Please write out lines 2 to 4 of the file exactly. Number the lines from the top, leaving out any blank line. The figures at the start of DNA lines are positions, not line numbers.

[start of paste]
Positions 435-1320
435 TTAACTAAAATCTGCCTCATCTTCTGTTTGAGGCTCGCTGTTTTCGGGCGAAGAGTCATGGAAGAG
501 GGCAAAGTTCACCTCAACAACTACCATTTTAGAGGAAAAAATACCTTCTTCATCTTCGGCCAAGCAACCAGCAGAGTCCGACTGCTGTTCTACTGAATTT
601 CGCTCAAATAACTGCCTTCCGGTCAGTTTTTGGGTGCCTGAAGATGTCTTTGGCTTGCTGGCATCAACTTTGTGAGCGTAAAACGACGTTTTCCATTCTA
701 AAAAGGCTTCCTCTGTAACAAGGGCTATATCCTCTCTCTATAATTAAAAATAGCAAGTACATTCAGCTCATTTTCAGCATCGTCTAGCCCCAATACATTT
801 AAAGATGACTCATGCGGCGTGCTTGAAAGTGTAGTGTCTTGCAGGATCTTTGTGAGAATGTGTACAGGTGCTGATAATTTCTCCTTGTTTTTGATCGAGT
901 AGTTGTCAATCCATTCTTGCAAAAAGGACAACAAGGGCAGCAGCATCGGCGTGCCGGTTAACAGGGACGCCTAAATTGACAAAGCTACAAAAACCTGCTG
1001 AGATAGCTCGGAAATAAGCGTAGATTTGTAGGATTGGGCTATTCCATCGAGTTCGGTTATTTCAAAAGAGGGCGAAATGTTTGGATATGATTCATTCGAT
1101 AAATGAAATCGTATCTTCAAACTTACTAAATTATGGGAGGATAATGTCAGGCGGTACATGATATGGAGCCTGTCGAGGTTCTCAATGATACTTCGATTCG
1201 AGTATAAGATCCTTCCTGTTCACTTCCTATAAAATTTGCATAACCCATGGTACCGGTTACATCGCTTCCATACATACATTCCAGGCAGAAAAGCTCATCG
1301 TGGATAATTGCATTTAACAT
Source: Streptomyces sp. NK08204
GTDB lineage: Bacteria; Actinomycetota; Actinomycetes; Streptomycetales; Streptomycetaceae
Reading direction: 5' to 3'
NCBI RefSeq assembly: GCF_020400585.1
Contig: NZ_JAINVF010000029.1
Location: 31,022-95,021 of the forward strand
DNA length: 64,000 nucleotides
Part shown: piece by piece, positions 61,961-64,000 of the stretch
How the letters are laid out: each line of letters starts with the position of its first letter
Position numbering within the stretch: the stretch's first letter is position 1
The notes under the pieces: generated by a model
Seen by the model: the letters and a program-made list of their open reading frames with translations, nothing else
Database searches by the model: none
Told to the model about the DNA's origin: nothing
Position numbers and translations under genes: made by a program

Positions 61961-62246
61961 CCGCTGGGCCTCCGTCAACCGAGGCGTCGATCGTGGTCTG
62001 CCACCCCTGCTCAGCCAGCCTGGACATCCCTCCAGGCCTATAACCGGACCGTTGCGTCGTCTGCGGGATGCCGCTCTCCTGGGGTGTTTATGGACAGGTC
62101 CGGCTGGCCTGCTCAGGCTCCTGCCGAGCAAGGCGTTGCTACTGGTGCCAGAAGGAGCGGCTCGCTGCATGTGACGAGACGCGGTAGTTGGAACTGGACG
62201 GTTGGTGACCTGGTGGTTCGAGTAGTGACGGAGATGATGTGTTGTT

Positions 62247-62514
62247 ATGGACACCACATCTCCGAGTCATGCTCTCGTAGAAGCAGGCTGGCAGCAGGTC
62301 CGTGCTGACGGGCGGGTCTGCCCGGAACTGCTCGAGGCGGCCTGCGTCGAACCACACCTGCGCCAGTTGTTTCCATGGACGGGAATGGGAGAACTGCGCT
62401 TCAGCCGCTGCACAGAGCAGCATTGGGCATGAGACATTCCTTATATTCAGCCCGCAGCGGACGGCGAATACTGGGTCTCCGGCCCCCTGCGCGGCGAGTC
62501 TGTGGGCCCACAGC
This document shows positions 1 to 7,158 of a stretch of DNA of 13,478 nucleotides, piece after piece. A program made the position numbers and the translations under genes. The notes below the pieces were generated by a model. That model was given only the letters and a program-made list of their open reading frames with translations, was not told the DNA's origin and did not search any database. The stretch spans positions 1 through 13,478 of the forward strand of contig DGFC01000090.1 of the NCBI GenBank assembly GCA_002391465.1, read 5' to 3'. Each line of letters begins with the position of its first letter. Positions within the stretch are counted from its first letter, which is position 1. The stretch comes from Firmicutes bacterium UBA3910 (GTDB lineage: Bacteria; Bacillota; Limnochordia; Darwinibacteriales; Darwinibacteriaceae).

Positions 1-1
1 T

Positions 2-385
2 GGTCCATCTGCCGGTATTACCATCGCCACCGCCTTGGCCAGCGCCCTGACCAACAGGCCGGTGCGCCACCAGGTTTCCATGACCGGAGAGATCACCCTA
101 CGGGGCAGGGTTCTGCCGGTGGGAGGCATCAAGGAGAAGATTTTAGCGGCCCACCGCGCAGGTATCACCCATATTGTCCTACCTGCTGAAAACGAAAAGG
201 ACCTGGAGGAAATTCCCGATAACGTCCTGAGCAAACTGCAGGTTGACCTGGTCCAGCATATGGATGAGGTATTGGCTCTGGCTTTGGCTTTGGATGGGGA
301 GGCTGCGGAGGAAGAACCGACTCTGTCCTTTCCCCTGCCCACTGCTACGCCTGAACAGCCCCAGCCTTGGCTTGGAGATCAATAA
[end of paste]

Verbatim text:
435 TTAACTAAAATCTGCCTCATCTTCTGTTTGAGGCTCGCTGTTTTCGGGCGAAGAGTCATGGAAGAG
501 GGCAAAGTTCACCTCAACAACTACCATTTTAGAGGAAAAAATACCTTCTTCATCTTCGGCCAAGCAACCAGCAGAGTCCGACTGCTGTTCTACTGAATTT
601 CGCTCAAATAACTGCCTTCCGGTCAGTTTTTGGGTGCCTGAAGATGTCTTTGGCTTGCTGGCATCAACTTTGTGAGCGTAAAACGACGTTTTCCATTCTA